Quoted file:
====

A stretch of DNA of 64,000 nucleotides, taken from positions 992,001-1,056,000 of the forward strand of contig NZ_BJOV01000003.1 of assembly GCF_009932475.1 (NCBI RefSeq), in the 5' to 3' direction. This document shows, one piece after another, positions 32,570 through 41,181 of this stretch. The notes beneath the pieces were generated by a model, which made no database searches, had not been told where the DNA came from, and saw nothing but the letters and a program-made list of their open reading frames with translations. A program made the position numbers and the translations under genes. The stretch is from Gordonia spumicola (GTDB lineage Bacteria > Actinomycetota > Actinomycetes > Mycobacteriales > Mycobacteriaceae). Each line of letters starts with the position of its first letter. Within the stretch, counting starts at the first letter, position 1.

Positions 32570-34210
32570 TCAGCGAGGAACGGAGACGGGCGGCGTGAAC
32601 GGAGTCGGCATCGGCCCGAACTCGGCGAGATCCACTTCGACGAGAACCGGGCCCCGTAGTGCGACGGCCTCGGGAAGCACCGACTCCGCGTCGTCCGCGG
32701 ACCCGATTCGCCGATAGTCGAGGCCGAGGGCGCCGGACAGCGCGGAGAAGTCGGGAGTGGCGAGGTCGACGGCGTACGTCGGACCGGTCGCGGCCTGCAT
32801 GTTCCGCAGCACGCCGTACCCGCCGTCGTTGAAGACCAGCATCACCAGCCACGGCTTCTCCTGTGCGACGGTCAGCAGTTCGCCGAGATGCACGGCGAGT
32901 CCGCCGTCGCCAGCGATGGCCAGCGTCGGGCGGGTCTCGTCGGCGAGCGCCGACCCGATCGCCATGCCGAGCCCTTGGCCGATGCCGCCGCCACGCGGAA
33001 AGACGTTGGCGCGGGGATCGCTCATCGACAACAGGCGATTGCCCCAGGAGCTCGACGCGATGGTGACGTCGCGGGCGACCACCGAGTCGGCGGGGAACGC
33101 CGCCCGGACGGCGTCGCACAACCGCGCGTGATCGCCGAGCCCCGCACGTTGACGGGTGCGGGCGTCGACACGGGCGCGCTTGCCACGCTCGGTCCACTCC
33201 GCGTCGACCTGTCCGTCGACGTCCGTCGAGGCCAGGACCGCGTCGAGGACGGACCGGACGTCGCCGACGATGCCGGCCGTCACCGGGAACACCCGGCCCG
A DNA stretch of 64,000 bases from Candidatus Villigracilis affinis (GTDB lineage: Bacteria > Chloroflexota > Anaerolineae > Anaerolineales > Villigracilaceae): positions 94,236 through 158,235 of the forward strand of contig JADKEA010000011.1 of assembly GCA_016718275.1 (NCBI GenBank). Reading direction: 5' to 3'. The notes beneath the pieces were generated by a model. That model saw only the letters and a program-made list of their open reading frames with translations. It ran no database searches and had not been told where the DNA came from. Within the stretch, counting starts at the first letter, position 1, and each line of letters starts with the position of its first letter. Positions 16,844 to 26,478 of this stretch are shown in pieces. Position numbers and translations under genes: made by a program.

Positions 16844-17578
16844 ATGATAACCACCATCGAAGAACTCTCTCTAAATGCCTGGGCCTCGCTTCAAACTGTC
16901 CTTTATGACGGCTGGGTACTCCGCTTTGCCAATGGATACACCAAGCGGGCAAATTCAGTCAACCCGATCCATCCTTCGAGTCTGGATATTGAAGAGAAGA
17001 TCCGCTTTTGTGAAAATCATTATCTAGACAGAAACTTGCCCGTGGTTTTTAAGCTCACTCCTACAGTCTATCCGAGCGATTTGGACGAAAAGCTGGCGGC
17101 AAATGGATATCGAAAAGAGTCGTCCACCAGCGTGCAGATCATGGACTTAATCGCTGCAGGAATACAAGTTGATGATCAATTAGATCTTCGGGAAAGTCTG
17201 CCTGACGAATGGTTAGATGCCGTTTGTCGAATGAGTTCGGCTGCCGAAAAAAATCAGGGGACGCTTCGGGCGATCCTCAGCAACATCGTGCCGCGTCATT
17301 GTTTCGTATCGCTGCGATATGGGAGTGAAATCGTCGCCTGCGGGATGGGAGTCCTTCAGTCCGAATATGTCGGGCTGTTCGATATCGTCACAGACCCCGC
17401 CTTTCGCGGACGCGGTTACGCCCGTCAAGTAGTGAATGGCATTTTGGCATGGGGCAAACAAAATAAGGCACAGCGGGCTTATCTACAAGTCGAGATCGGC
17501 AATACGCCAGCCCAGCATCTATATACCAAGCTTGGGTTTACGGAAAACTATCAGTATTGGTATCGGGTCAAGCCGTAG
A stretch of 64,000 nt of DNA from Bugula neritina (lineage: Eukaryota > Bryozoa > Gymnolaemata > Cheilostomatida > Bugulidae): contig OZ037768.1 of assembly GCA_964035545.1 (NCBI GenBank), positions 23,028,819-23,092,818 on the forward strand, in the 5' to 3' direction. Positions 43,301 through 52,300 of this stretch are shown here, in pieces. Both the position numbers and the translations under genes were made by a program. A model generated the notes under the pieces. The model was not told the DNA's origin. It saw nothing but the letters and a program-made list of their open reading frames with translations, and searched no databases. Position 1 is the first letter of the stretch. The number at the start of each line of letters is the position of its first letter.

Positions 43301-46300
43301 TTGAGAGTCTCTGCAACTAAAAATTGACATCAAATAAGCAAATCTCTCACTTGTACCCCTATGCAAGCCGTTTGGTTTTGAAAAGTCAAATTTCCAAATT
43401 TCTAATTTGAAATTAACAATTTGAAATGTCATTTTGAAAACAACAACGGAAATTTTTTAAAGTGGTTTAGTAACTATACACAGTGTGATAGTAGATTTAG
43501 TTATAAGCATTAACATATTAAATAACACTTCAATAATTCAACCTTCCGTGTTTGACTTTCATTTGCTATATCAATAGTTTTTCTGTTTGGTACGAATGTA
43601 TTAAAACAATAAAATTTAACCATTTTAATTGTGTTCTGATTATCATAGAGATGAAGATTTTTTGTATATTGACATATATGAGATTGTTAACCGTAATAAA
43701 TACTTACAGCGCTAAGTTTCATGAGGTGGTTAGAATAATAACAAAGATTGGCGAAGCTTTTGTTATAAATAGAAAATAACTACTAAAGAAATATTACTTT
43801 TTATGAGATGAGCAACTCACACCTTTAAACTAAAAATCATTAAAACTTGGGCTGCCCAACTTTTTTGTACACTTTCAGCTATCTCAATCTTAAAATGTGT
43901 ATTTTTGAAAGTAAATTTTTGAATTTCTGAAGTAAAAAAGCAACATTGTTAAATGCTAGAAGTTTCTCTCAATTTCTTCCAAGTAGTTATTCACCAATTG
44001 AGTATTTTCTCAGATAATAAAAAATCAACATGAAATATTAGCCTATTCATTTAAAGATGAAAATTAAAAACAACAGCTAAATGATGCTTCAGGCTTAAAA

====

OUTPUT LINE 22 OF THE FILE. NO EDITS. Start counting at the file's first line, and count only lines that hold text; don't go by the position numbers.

Positions 43301-46300